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Jamie Ervin, EdD
Transformative Learning and Leadership

EDUC5501 introduces the graduate student to various research design methods. The course emphasizes analysis, methodology, and technique that can assist the student to prepare for the master’s thesis or research project.

CBU – Master of Education (30 hours); Master of Divinity (72 Hours)

Course Description

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Course Syllabus

 Course Syllabus / EDUC5501 Research Methods 

Jennifer (Jamie) Ervin, Ed.D, Ed.S, M.Ed. 


Jamie Ervin has served in public and private education at the k-12 and post-secondary levels as a classroom teacher, curriculum and assessment coordinator, instructional coach, school administrator, enrollment manager, and course developer in her 20+ years in education. She began her career serving in public education as a high school social studies teacher. Her passion for education led her to pursue her Master’s degree in Special Education from Ohio University. A continued passion for building and implementing best practices in instructional delivery and curricular development led her to serve in various teaching roles, as a building administrator, and as an assistant director of enrollment at a private university while serving as a part-time instructor at the post-secondary level. During her tenure as a high school assistant principal, Ervin pursued a Doctor of Education in Educational Leadership at Liberty University, completing her dissertation research focusing on implementation of best practices in online education. Currently, Ervin serves as a special education teacher and assessment coordinator for a fully online k-12 public school in addition to serving in her role as a faculty member at Colorado Biblical University. 


EDUC5501 RESEARCH METHODS – introduces the graduate student to various research design methods. The course emphasizes analysis, methodology, and technique that can assist the student to prepare for the master’s thesis or research project. 


Required Texts: 

  1. The Bible is a primary textbook for this course. Please use any of the following translations: NASB, ESV, KJV, or NKJV. 
  2. Appearance Publishers. (2021). APA Manual 7th Edition Simplified for Easy Citation: Concise APA Style Guide for Students. (current price from – $44.99)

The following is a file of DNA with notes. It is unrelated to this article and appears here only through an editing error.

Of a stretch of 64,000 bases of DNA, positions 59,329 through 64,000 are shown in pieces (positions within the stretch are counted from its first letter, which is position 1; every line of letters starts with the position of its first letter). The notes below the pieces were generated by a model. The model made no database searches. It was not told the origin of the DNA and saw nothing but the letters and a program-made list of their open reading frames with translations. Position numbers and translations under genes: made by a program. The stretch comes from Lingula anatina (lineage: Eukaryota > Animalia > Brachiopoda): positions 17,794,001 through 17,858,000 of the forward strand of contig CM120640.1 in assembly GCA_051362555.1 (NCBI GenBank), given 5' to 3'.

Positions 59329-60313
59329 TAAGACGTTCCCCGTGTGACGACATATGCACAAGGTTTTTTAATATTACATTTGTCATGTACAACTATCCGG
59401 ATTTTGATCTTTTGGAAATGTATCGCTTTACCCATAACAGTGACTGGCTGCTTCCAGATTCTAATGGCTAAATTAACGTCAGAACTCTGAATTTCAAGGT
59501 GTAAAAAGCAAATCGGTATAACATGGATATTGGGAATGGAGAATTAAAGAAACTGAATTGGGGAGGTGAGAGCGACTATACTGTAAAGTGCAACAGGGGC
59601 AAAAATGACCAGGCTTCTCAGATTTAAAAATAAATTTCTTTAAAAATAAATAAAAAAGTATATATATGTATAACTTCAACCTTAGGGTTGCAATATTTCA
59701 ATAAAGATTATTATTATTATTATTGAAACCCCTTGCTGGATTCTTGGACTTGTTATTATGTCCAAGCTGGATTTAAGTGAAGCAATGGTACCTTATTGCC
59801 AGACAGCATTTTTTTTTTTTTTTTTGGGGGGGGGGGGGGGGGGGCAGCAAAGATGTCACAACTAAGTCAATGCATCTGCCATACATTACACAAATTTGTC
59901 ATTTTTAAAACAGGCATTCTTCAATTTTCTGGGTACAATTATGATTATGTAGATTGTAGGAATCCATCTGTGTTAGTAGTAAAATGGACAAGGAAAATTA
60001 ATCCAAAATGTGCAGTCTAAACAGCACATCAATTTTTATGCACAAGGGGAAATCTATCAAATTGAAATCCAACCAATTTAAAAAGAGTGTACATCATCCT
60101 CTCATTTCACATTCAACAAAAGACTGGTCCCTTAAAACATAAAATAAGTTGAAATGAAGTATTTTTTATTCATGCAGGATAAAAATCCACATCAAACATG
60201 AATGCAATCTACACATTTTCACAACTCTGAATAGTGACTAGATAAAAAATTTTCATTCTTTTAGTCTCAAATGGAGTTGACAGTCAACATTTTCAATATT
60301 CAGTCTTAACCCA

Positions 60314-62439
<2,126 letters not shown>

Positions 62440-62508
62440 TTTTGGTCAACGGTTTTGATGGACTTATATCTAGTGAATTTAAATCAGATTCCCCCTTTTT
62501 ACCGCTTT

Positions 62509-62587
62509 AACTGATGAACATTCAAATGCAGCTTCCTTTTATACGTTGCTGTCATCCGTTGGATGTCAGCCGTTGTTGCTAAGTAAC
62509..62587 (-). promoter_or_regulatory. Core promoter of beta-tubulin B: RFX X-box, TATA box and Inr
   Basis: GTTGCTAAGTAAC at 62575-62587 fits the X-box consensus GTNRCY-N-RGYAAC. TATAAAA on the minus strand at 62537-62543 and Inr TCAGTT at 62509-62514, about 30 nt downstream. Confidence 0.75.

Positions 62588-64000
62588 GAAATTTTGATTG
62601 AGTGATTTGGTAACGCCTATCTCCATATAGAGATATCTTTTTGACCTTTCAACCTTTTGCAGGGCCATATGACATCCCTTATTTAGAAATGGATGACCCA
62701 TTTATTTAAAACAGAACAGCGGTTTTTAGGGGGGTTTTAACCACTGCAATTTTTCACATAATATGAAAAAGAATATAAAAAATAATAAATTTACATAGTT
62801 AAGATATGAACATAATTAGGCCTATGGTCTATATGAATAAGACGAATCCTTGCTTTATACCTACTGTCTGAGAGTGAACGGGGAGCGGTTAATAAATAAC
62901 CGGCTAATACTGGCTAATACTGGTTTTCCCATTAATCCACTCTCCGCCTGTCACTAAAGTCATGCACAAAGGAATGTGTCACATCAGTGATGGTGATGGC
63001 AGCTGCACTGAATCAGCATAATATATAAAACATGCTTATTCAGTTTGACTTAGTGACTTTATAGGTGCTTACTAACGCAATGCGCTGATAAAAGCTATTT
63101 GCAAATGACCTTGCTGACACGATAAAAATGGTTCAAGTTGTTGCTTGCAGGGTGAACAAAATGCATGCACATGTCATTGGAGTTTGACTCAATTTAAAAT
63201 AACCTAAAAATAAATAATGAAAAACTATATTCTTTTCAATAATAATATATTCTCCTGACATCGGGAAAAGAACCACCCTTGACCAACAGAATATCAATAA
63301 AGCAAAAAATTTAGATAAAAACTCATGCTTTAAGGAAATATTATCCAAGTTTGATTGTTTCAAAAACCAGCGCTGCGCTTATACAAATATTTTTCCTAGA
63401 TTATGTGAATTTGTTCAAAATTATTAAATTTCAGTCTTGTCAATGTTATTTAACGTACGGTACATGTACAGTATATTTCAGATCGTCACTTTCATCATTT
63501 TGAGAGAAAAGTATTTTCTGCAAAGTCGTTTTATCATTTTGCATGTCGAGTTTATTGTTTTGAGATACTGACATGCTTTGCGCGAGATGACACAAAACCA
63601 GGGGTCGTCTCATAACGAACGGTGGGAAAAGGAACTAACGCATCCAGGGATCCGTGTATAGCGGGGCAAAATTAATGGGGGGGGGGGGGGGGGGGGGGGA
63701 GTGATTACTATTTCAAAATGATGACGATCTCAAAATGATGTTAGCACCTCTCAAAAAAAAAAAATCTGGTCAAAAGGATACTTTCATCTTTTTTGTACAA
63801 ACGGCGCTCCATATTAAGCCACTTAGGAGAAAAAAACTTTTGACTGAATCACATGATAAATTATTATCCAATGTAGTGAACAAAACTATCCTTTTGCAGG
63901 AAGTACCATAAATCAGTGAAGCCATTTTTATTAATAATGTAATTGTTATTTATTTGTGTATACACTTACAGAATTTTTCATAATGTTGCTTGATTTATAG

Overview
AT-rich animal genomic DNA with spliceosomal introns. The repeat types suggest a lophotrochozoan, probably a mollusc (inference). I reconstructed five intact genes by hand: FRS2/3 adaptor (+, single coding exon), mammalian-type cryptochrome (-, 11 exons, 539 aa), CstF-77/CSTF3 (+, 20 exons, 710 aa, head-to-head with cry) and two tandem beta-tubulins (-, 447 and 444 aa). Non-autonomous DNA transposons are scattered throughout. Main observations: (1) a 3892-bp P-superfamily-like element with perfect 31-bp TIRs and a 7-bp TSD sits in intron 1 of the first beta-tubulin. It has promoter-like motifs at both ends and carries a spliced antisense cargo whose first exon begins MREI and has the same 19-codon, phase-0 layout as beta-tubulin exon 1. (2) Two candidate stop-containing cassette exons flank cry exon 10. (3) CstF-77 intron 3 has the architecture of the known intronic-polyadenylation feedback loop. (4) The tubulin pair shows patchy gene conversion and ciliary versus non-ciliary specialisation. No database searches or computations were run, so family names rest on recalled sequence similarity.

3. Bhattacherjee, A. (2012). Social science research: Principles, methods, and practices. Textbooks Collection. 3. (free resource available through Open Educational Resources) 
  4. Mauldin, R. (n.d.). Foundations of social work research. (free resource available through Open Educational Resources)
  5. Purdue Online Writing Lab. (n.d.). Welcome to the Purdue online writing lab. Purdue Online Writing Lab. (free to use website) 
  6. Purdue Online Writing Lab. (n.d.). General format. Purdue Online Writing Lab. (free to use website) 

Module 1 – The Research Process & The Research Question – Jamie Ervin, Ed.D., Ed.S., M.Ed. 

Learners will explore various research methods and how they are applied to address research questions. Through an examination of research practices, learners will investigate ways research impacts society. Beginning with an introduction into the basic terminology associated with research (e.g., hypotheses, variables, types of data, and analysis), learners will review approaches to identifying problems and developing research questions.  

Read: Bhattacherjee, pp. 1-25. Introduction to Research 

Module 2 – Key Research Approaches – Jamie Ervin, Ed.D., Ed.S., M.Ed. 

Learners will investigate three key forms of research: exploratory, descriptive, and explanatory research. Through an exploration of these key research forms, learners will differentiate between the approaches and explain key uses and applications of each. 

Read: Section 4.1 Types of Research, accessible from  

Module 3 – Ethics in Research and Communication – Jamie Ervin, Ed.D., Ed.S., M.Ed. 

Learners will examine ethical practices in research and research design. Learners will explore ethical frameworks for research and review case studies that led to the establishment of modern ethical practices including informed consent, institutional review, and specific codes of ethics in research. 

Read: Read Chapter 3: Ethics in Social Work Research, accessible via  

Read: Five Principles for Research Ethics from the American Psychological Association, accessible from  

Read Bhattacherjee, pp. 137-142—Research Ethics  

Module 4 – Introduction to Qualitative Methods – Jamie Ervin, Ed.D., Ed.S., M.Ed. 

Learners will delve into the basic tenets of qualitative research methods. An introduction to approaches for exploring phenomena will be examined, and learners will familiarize themselves with major approaches to qualitative research including observations, interviews, case studies, and focus groups. A brief introduction into associated data collection procedures is included. 

Read Bhattacherjee, pp. 73-82, 93-112 – Data Collection 

Read 7.4 Qualitative Research, accessible from 

Module 5 – Sampling, Scales, Tests, & Surveys – Jamie Ervin, Ed.D., Ed.S., M.Ed. 

Learners will examine the role of sampling in conducting research. Through an investigation of several common types of sampling, learners will familiarize themselves with approaches to determine appropriate sampling procedures for specific research goals and populations. Learners are also presented an overview of how to scale data collection. Reliability and validity are explored in relation to these approaches. Learners will review common techniques for collecting and examining survey data. Emphasis will be placed on the significance of determining when and how surveys may be effectively utilized in research. 

Read Bhattacherjee, pp. 43-64 – Measurement of Constructs and Scale Reliability and Validity 

Read Bhattacherjee, pp. 65-72 – Sampling 

Module 6 – Experimental Reseach and Research Design – Jamie Ervin, Ed.D., Ed.S., M.Ed. 

Learners examine various methods for conducting experimental design. An investigation of the null hypothesis and other key vocabulary terms is a focus throughout this module.  

Read Bhattacherjee, pp. 83-92 – Experimental Reseach 

Read Experimental Design: What is it and when should it be used? via  

Module 7 – Introduction to Qualitative Analysis – Jamie Ervin, Ed.D., Ed.S., M.Ed.